WASHINGTON – U.S. Senator Ben Cardin, Congressman Elijah Cummings (D-MD-7) and Congresswoman Donna Edwards (D-MD4) all participated today in a joint hearing of the Senate Environment and Public Works Committee (EPW) and House Transportation and Infrastructure (T&I) Committee. During the bicameral hearing, the three Maryland lawmakers highlighted the importance of the “Waters of the U.S.” rule to a healthy Chesapeake Bay. They all had an opportunity to ask question of Environmental Protection Agency (EPA) Administrator Gina McCarthy, particularly on the need to clarify the parameters of the Clean Water Act since the Supreme Court Rappanos decision.
“Everyone needs clean water. The difficulty comes in keeping it clean,” said Senator Cardin. “Maryland’s work uniting stakeholders to improve water quality in the Chesapeake Bay Watershed has been a national model. But no matter how strong our efforts are, Maryland is downstream. More than 90% of Maryland’s waterways are interstate waters. The Clean Water Act is what protects Marylanders from potentially weak water protection laws in our neighbor states and the potential bad actors who pollute the water before it flows to Maryland. Clear, uniform federal guidance is needed to make sure that our environment, economy, and public health are made stronger by abundant access to clean water.”
“One of my highest priorities is supporting the restoration of the Chesapeake Bay,” Congressman Cummings said. “The Chesapeake Bay is one of – if not the most – studied bodies in the world. We understand in great detail how nitrogen, phosphorus, and sediments enter the Bay from the run-off that flows across impervious surfaces, through eroding urban streams and aging storm sewers, and across farm fields. We do not need more study. We need to stop the inflows of pollutants harming the Bay and we need to ensure we have clean water throughout the nation.”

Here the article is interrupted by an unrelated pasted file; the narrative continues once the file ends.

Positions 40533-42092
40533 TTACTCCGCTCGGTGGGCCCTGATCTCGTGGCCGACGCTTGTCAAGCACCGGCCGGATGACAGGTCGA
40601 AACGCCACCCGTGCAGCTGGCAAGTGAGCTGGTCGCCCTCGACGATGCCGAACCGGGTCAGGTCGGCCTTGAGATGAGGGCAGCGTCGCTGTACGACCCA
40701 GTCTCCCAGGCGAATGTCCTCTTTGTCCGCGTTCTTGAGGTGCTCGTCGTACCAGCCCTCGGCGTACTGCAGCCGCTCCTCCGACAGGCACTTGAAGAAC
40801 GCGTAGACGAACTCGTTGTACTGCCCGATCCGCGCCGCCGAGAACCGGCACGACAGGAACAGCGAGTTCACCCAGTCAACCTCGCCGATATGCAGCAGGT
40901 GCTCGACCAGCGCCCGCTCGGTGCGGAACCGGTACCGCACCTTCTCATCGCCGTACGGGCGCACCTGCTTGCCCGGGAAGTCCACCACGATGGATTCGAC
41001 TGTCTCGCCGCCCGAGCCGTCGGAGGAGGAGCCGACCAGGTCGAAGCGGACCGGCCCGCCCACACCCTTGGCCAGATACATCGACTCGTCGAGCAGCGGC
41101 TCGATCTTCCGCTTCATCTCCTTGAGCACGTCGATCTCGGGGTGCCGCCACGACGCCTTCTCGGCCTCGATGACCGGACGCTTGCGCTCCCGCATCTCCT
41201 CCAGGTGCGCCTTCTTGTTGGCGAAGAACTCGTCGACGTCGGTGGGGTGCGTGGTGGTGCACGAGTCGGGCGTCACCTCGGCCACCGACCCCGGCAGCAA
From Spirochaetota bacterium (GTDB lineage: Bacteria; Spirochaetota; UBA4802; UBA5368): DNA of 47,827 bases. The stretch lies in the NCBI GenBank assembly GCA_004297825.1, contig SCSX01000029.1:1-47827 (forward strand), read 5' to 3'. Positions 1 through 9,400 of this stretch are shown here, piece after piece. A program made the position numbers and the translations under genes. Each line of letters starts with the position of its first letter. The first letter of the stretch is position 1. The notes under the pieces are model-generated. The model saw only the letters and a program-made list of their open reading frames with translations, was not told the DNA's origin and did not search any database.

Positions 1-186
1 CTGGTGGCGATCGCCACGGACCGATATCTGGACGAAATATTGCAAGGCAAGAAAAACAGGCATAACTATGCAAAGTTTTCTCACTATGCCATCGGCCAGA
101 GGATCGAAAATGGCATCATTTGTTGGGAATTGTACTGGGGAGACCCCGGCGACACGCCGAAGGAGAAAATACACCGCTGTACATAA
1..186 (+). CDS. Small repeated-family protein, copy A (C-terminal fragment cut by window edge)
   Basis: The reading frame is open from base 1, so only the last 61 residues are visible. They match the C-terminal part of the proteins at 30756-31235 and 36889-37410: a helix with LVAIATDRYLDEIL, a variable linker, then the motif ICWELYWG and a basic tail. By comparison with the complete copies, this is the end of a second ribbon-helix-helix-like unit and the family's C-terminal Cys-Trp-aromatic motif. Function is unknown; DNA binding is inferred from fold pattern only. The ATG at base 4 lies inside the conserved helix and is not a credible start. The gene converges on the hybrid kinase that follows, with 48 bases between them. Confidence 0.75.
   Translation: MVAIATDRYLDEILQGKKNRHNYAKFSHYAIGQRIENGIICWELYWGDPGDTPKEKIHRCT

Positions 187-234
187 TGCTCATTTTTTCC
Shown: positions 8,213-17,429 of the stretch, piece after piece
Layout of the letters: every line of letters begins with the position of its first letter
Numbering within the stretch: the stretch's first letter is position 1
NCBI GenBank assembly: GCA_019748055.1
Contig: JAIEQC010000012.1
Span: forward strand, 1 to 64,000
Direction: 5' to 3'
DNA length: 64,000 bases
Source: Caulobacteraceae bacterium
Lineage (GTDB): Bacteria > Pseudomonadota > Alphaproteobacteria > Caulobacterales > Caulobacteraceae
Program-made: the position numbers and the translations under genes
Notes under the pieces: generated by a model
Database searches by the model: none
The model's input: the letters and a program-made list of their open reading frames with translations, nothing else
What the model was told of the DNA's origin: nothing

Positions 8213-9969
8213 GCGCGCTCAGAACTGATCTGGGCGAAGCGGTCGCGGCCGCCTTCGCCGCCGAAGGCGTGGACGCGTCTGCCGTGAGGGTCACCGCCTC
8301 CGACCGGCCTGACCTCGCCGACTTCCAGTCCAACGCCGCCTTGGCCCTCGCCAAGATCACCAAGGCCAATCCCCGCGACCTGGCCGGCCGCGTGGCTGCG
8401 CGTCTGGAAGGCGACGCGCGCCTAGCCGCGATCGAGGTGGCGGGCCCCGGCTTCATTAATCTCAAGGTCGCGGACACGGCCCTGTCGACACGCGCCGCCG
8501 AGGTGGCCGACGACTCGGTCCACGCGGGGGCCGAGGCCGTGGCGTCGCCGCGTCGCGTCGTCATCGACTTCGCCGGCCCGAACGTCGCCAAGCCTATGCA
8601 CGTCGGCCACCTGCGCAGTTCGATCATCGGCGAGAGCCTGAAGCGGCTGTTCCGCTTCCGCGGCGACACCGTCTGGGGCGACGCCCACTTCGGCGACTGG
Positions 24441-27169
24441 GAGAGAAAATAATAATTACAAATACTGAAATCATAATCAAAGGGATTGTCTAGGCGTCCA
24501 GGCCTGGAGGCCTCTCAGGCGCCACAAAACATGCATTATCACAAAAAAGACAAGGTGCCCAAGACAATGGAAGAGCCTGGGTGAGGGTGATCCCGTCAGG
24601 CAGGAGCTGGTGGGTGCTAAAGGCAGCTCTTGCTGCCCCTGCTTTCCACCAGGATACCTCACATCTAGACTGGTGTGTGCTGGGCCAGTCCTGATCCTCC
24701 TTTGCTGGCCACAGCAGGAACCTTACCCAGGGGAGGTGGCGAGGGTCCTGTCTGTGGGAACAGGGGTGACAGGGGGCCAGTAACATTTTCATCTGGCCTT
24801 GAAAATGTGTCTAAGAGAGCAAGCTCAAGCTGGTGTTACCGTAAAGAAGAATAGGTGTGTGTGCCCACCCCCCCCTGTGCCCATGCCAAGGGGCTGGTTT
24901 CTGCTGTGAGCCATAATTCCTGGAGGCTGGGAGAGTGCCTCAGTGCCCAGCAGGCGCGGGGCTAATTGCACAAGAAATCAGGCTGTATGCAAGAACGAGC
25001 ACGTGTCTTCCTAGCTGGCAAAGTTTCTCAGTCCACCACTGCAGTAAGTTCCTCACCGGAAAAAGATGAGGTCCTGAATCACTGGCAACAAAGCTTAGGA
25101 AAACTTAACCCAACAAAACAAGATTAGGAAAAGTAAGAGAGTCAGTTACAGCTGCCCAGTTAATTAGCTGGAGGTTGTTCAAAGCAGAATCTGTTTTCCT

“Nearly 70% of Marylanders get their water from sources that rely on headwater or seasonal streams. The Clean Water Act and the Environmental Protection Agency are critical in the effort to protect streams and wetlands in Maryland and across the country,” said Congresswoman Edwards. “I am proud that Maryland joined over 30 states in asking the Supreme Court to uphold broad legal protections for small tributaries and their adjacent wetlands. They are among our most valuable natural resources, and I will continue to fight to ensure they receive the protections they deserve.”